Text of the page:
VAT, Capital Gains and Stamp Duty are normally paid when the customer is issued with Title Deeds. The Vendor is unable to do this until the customer is in possession of a 'Permission to Purchase' certificate, which is issued by the Council of Ministers. The purchaser's solicitor will normally make the application. It often takes up to two years for the certificate to be issued. This means that these taxes, unless they are demanded earlier by the Vendor, will fall due at a future date. Indeed, it is quite normal for the developer / builder to construct a property in say 10 months and for the purchaser to be in residence for over one year before these taxes fall due.

These taxes are based on the value of the property. This can be determined in several ways. Firstly, the value is assessed by the Land Registry when the tax falls due, or they can be based on the declared sales price. Both of these options offer significant opportunities to deflate the notional value of the property, and hence the taxes due. From early 2008, the assessment of taxes is based on the stated price in the Contract of Sale. This contract is normally registered at the Land Office by the purchaser's solicitor. As and when taxes need to be paid, this value will be used. This regime provides an opportunity for tax planning by way of having two contracts in place. Say, for example, a purchaser had agreed to buy a house for £120,000. This price could be split into two tranches, Firstly, the house itself at £80,000 and a range of extras, possibly including a pool, at £40,000. The first contract, in the sum of £80,000 is registered and therefore taxes will be calculated on that amount.

However, during 2010 the Tax Office has begun to question the implicit property valuation, as stated on the Contract of Sale. This is perhaps due to the fact that many Contracts of Sale may deliberately and artificially depress the actual price. Valuation factors such as location, floor space and plot size amy well be taken into account by the Tax Office. It would appear that their valuation is final and there does not seem to be an opportunity for appeal.

Worked example
A customer buys a property at £90,000.

On exchange of contracts
The solicitor will request part or all of his fees. This can be up to £1,000. The Stamp Duty is 0.5%, namely, £450.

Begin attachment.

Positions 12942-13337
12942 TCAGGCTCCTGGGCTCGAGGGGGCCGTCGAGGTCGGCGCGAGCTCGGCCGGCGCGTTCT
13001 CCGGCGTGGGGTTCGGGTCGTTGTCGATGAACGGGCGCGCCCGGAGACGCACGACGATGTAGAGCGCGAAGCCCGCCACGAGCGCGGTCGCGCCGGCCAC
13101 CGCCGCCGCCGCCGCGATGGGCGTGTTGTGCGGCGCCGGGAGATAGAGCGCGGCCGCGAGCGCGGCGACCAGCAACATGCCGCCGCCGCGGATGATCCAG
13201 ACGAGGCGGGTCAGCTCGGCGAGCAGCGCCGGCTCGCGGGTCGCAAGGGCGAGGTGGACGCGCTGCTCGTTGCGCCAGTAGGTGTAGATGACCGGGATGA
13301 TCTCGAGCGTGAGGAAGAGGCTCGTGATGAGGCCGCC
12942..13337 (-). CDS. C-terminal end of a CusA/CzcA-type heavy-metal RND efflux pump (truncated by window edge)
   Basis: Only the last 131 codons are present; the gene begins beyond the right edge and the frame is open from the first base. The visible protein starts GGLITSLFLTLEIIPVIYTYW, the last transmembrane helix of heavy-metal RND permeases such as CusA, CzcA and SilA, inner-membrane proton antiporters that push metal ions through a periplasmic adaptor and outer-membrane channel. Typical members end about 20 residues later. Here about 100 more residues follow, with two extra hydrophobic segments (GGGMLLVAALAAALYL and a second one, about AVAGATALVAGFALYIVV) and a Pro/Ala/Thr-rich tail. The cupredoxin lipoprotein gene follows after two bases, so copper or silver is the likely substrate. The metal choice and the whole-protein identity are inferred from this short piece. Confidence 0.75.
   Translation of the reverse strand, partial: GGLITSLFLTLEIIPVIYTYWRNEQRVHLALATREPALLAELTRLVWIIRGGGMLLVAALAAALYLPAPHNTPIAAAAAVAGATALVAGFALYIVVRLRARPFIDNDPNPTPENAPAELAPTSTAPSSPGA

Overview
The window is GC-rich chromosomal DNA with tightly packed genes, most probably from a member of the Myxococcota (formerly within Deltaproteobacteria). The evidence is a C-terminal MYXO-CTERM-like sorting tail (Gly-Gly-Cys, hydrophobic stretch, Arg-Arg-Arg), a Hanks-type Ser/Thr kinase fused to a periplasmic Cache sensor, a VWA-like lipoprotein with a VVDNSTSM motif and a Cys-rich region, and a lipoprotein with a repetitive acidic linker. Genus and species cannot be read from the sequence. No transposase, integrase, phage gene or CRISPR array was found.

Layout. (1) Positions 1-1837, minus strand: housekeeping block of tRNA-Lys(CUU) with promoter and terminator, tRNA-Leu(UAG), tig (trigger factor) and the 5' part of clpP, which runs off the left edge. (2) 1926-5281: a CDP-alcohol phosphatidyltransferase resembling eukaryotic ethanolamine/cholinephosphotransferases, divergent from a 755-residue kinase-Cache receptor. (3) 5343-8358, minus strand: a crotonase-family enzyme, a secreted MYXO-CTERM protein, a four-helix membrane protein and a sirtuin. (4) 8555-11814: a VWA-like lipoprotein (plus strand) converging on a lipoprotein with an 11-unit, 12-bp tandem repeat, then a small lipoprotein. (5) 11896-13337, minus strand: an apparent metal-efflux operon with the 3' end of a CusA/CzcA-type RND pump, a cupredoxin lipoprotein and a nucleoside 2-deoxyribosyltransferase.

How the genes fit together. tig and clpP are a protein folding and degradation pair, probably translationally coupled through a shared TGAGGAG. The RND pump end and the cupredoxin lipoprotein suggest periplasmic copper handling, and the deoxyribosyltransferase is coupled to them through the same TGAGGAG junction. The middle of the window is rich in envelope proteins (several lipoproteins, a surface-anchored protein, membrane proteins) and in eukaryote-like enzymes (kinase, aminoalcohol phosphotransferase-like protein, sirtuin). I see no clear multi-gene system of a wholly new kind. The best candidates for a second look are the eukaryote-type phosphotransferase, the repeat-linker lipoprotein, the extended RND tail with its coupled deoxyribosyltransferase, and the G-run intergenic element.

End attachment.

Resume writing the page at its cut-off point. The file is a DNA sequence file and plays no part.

On issue of Title Deeds
The assessed or declared price is say £60,000. VAT at 5% will be £3,000 and the Transfer Fee is 3%, namely, £1,800. Capital Gains, if payable by the purchaser at 6.25%, will be £3,750.


We have received several enquiries from customers who are reselling their property, and who have not as yet received Title Deeds in their own name. In this case, the Title Deed will be held in the name of the original owner of the land. This Title Deed is likely to comprise the land on which a number of properties have been built. It is a common occurrence in TRNC as taxes need to be paid before separate Title Deeds can be issued. Indeed, we have heard that one Lawyer advises his customers that they do not need to secure an individual Title Deed for their property, and that they should rely on the registration of the Contract of Sale for protection. This has the financial advantage that they will only pay the Stamp Duty at 0.5%. However, we do not recommend this strategy as any adverse legal rulings against the original landowner can be registered and charged against his assets, including the land which has been developed. There have been several well publicised cases where a bank has been granted legal ownership of the land in the event of a landowner defaulting on his debts. The fact that this bank charged staggering rates of interest, in the sum of 80% per annum or more, makes landowners vulnerable to usurpation of their land assets. Also, landowners, either individuals or TRNC companies, can go bankrupt or go out of business, and in these cases the status of the land and any registered Contract of Sale becomes questionable.


As stated above, many property owners want to sell their property before they have received individual or shared Title Deeds. A customer may wish to sell his property either before he has moved in, or say several years after he has moved in. In these cases, the original Contract of Sale is assigned to the new prospective owner, and the consent of the registered landowner will assist. This means that there is no need for a new Contract of Sale, as the new owner assumes the rights and responsibilties of the original purchaser. As no taxes have been paid, apart from Stamp Duty, then the Tax Office will assess the value of the property at the date when an application for a Title Deed takes place. If this is some considerable time after the original Contract of Sale, and the Assignment, then the amount of tax due could have risen significantly. For this reason, a new owner may wish to insist that the previous owner places funds in a secure account in preparation for the settlement of taxes.


If a property owner has been issued with a Title Deed by the builder/property developer/landowner, then KDV and Capital Gains will have been paid, together with the Transfer Fee. KDV and Capital Gains are only payable once, that is upon first issue of a residential property title deed. Thereafter, when a resale is made, the only tax that needs to be paid by the new purchaser is the 3% Transfer Fee. It should be noted that this can only take place when the new purchaser has received Permission to Purchase from the TRNC Administration.

Copyright 16 November 2016